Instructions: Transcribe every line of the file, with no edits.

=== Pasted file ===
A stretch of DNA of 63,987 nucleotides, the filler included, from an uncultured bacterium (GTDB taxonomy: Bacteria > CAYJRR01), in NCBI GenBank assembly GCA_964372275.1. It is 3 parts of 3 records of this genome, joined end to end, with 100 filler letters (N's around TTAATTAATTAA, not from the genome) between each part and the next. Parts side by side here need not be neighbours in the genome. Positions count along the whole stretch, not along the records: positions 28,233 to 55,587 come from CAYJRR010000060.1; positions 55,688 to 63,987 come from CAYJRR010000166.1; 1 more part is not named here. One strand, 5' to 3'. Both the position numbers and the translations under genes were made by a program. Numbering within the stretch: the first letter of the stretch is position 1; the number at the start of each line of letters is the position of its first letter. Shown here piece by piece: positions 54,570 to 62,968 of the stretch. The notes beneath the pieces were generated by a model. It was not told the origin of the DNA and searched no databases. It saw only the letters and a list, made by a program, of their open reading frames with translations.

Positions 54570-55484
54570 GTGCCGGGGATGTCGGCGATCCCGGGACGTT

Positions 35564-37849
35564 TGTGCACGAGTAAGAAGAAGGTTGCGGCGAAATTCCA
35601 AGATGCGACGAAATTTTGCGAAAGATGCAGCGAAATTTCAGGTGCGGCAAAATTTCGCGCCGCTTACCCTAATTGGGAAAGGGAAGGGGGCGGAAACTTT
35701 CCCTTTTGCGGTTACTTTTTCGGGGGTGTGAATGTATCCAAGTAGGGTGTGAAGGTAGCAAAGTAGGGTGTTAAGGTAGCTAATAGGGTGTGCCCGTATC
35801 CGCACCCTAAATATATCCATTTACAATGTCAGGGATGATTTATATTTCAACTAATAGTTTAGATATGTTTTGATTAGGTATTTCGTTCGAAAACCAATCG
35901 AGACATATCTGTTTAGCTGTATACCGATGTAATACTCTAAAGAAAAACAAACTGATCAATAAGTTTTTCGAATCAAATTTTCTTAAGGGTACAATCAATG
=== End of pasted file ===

A stretch of DNA of 63,987 nucleotides, the filler included, from an uncultured bacterium (GTDB taxonomy: Bacteria > CAYJRR01), in NCBI GenBank assembly GCA_964372275.1. It is 3 parts of 3 records of this genome, joined end to end, with 100 filler letters (N's around TTAATTAATTAA, not from the genome) between each part and the next. Parts side by side here need not be neighbours in the genome. Positions count along the whole stretch, not along the records: positions 28,233 to 55,587 come from CAYJRR010000060.1; positions 55,688 to 63,987 come from CAYJRR010000166.1; 1 more part is not named here. One strand, 5' to 3'. Both the position numbers and the translations under genes were made by a program. Numbering within the stretch: the first letter of the stretch is position 1; the number at the start of each line of letters is the position of its first letter. Shown here piece by piece: positions 54,570 to 62,968 of the stretch. The notes beneath the pieces were generated by a model. It was not told the origin of the DNA and searched no databases. It saw only the letters and a list, made by a program, of their open reading frames with translations.

Positions 54570-55484
54570 GTGCCGGGGATGTCGGCGATCCCGGGACGTT

Positions 35564-37849
35564 TGTGCACGAGTAAGAAGAAGGTTGCGGCGAAATTCCA
35601 AGATGCGACGAAATTTTGCGAAAGATGCAGCGAAATTTCAGGTGCGGCAAAATTTCGCGCCGCTTACCCTAATTGGGAAAGGGAAGGGGGCGGAAACTTT
35701 CCCTTTTGCGGTTACTTTTTCGGGGGTGTGAATGTATCCAAGTAGGGTGTGAAGGTAGCAAAGTAGGGTGTTAAGGTAGCTAATAGGGTGTGCCCGTATC
35801 CGCACCCTAAATATATCCATTTACAATGTCAGGGATGATTTATATTTCAACTAATAGTTTAGATATGTTTTGATTAGGTATTTCGTTCGAAAACCAATCG
35901 AGACATATCTGTTTAGCTGTATACCGATGTAATACTCTAAAGAAAAACAAACTGATCAATAAGTTTTTCGAATCAAATTTTCTTAAGGGTACAATCAATG